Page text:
spreads outward from the hold,
        where the living and the dead, the horribly dying,
        lie interlocked, lie foul with blood and excrement.

        Deep in the festering hold thy father lies, the corpse of mercy
        rots with him, rats eat love's rotten gelid eyes. But, oh, the
        living look at you with human eyes whose suffering accuses you, whose
        hatred reaches through the swill of dark to strike you like a leper's
        claw. You cannot stare that hatred down or chain the fear that stalks
        the watches and breathes on you its fetid scorching breath; cannot
        kill the deep immortal human wish, the timeless will.

        "But for the storm that flung up barriers
        of wind and wave, The Amistad, señores,
        would have reached the port of Príncipe in two,
        three days at most; but for the storm we should
        have been prepared for what befell.
        Swift as a puma's leap it came. There was
        that interval of moonless calm filled only
        with the water's and the rigging's usual sounds,
        then sudden movement, blows and snarling cries
        and they had fallen on us with machete
        and marlinspike. It was as though the very
        air, the night itself were striking us.
        Exhausted by the rigors of the storm,
        we were no match for them. Our men went down
        before the murderous Africans. Our loyal
        Celestino ran from below with gun
        and lantern and I saw, before the cane-
        knife's wounding flash, Cinquez,
        that surly brute who calls himself a prince,
        directing, urging on the ghastly work.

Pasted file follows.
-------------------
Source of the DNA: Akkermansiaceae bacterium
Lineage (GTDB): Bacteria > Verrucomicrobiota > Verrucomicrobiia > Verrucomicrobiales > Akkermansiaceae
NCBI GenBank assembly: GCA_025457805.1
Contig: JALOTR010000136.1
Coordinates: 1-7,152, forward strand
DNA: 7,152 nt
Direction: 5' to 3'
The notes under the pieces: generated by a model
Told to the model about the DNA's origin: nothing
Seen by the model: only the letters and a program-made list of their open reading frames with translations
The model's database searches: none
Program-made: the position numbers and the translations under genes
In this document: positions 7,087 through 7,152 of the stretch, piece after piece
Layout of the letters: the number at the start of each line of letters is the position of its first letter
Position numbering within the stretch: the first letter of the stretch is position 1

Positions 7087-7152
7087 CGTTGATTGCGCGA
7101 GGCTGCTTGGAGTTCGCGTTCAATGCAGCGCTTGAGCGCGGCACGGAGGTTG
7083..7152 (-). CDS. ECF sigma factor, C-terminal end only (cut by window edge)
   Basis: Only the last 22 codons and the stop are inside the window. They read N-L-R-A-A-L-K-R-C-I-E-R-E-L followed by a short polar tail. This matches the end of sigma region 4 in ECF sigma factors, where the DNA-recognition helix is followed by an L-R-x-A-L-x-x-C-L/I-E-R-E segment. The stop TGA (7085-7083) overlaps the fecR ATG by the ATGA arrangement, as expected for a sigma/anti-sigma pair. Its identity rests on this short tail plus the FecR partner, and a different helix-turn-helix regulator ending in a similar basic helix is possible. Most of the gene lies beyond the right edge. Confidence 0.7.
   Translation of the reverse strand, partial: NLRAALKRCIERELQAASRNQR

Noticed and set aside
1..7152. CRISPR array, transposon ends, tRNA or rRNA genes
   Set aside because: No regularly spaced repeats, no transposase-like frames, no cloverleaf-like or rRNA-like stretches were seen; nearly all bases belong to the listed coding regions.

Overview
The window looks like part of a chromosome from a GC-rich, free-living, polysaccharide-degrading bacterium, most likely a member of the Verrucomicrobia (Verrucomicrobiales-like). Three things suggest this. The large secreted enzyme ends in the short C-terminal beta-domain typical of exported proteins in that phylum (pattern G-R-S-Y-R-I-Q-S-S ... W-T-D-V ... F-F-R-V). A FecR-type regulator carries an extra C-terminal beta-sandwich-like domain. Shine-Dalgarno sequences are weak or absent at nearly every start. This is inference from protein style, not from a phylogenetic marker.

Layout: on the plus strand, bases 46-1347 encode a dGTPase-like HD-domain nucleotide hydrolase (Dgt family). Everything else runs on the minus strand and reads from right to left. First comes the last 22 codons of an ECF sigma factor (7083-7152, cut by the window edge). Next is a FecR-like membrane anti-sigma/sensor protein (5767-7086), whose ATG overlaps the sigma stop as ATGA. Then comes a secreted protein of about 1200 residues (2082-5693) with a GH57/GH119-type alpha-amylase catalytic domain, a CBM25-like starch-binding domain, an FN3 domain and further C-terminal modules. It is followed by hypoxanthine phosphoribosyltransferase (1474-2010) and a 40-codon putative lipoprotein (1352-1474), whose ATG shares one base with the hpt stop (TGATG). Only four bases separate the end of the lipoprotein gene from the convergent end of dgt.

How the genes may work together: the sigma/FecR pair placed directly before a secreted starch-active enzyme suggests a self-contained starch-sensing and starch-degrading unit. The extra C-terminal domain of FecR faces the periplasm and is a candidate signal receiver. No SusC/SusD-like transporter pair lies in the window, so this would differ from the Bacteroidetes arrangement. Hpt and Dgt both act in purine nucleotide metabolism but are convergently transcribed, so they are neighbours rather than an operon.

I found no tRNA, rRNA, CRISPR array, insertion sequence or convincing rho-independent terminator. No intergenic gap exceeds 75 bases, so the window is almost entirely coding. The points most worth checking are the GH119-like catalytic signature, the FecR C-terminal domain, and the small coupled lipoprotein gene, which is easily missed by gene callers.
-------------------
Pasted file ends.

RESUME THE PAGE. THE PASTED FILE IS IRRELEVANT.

He hacked the poor mulatto down, and then
        he turned on me. The decks were slippery
        when daylight finally came. It sickens me
        to think of what I saw, of how these apes
        threw overboard the butchered bodies of
        our men, true Christians all, like so much jetsam.
        Enough, enough. The rest is quickly told:
        Cinquez was forced to spare the two of us
        you see to steer the ship to Africa,
        and we like phantoms doomed to rove the sea
        voyaged east by day and west by night,
        deceiving them, hoping for rescue,
        prisoners on our own vessel, till
        at length we drifted to the shores of this
        your land, America, where we were freed
        from our unspeakable misery. Now we
        demand, good sirs, the extradition of
        Cinquez and his accomplices to La
        Havana. And it distresses us to know
        there are so many here who seem inclined
        to justify the mutiny of these blacks.
        We find it paradoxical indeed
        that you whose wealth, whose tree of liberty
        are rooted in the labor of your slaves
        should suffer the august John Quincey Adams
        to speak with so much passion of the right
        of chattel slaves to kill their lawful masters
        and with his Roman rhetoric weave a hero's
        garland for Cinquez. I tell you that
        we are determined to return to Cuba
        with our slaves and there see justice done.
        Cinquez--
        or let us say 'the Prince'--Cinquez shall die."

        The deep immortal human wish,
        the timeless will:

        Cinquez its deathless primaveral image,
        life that transfigures many lives.

        Voyage through death
        to life upon these shores.

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      Monet's Waterlilies

        Today as the news from Selma and Saigon
        poisons the air like fallout,
        I come again to see
        the serene, great picture that I love.

        Here space and time exist in light
        the eye like the eye of faith believes.
        The seen, the known
        dissolve in iridescence, become
        illusive flesh of light
        that was not, was, forever is.

        O light beheld as through refracting tears.
        Here is the aura of that world
        each of us has lost.
        Here is the shadow of its joy.

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      O Daedalus, Fly Away Home